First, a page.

Zimbabwe President Robert Mugabe says SADC must limit cooperation with Western countries, claiming foreign funding compromises its independence.
While Zimbabwe President Robert Mugabe received the SADC chairperson’s badge on Sunday, indications were that the regional bloc would limit cooperation with Western countries after he claimed foreign funding was compromising the independence of the body.
Mugabe, whose relationship with the West deteriorated after Zimbabwe embarked on a controversial land reform programme in 2000, told leaders that the region should not depend on cooperation partners for funding and should rather mobilise its own resources.
He suggested that SADC cut some of its programmes and only pursue programmes it could fund.
In his acceptance speech, Mugabe said SADC could not claim to be independent when the majority of its programmes were funded by foreign aid. About 60% of SADC’s programmes are externally funded.
“Our continued over-reliance on the generosity and goodwill of our cooperating partners tend to compromise our ownership and sustainability of SADC programmes. How can we proudly claim SADC to be our own organisation when close to 60% of our programmes are externally funded,” Mugabe asked.
“As SADC we should not lose sight of our regional integration agenda, our focus and priorities. We should not be tempted to introduce or embrace, too many programmes which, in the end, we fail to fund from our own resources.”
One of the agendas of the SADC summit is to review the Regional Integrated Strategic Development Programme to ensure development programmes in the region are more practical.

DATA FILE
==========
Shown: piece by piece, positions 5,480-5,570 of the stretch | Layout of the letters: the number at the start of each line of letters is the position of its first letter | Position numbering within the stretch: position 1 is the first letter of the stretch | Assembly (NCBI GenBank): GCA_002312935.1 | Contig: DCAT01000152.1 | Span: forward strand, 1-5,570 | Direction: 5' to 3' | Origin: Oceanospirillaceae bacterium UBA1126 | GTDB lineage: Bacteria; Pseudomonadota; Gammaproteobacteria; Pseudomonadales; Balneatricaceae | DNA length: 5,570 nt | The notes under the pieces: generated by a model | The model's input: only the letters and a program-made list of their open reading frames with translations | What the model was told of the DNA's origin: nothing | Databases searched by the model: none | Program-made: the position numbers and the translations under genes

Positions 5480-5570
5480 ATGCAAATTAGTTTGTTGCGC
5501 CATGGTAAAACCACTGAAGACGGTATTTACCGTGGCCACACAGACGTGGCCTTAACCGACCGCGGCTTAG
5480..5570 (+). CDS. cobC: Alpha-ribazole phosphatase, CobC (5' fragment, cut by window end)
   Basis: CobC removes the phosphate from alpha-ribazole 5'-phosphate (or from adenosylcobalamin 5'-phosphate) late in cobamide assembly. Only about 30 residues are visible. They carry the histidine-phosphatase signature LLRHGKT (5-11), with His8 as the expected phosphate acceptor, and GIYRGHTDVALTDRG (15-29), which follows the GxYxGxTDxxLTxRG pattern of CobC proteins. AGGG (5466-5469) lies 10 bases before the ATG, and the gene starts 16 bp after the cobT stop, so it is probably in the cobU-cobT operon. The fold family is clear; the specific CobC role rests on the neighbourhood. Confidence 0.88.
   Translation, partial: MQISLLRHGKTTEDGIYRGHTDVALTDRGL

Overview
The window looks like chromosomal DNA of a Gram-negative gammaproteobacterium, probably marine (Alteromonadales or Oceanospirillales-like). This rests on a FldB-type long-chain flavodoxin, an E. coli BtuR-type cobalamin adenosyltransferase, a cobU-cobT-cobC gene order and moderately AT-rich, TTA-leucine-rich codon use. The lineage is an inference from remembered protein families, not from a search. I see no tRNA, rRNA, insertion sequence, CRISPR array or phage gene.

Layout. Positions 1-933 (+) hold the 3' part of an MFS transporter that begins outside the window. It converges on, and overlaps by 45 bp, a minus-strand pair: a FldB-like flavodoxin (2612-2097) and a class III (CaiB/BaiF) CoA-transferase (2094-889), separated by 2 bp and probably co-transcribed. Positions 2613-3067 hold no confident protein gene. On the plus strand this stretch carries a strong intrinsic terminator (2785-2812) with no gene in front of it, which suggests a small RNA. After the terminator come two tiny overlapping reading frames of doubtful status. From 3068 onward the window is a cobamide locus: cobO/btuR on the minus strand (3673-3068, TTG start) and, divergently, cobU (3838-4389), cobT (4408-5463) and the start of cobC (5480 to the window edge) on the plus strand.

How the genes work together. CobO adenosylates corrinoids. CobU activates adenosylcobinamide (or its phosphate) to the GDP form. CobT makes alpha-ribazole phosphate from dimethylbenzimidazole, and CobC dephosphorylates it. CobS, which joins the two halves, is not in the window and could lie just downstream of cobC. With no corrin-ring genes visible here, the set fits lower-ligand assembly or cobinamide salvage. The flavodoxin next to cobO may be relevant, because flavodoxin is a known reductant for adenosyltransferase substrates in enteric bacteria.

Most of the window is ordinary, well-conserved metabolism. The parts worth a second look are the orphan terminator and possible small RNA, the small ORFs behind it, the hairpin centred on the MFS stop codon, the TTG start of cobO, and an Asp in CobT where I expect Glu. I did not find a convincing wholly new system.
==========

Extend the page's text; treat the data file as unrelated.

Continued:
Mugabe said SADC should take advantage of the review to come up with fewer and more focused programmes.
“The review … should therefore result in a SADC with fewer and focused programmes that are core to our vision of regional integration, which is aimed at strengthening our economies and the improvement of the lives of the people of our region,” he said.
Mugabe said the theme of the conference “Strategy for Economic Transformation: Leveraging the Region’s Diverse Resource” – which echoes Zimbabwe’s five-year economic blueprint, Zimasset – had the potential to drive both short and long term regional objectives.
He said the beneficiation of SADC’s abundant resources would speed up the industrialisation of the region and create employment.
Botswana, Namibia and Mozambique will hold elections under Mugabe’s chairmanship. He said he hoped the elections would be done according to SADC principles and guidelines on democratic elections “as they have always done”.
He called for SADC, African and friendly countries to observe regional elections instead of interfering, calling these biased.
Zimbabwe held elections last year that were condemned by the European Union, US and other western organisations despite being approved by SADC, the African Union and most observer missions.
“As we saw in Zimbabwe, we of Africa know what the truth is, but there are others who think the truth can become untruth. And these are the people we don’t want. Why do they come if they are not objective?” he asked.
Mugabe also took the opportunity to take a swipe at Western countries for their inaction in the Middle East conflict.
“The Western world, which claims high moral ground on issues of human rights and the sanctity of life, have looked with moral and academic indifference while the Israeli army continues to butcher innocent women and children, all under the false guise of fighting terrorists,” he said.
“We have seen children being butchered, even attacks on schools, hospitals and even attacks on United Nations units. It never happens anywhere. Is Israel that so precious that it can’t be stopped or is it on the assumption that these children will be terrorists tomorrow or that these women will give birth for future terrorists?
“This is the most brutal demonstration of man’s humanity to man and it is criminal for the world to keep silent in the wake of such crimes against humanity,” he claimed.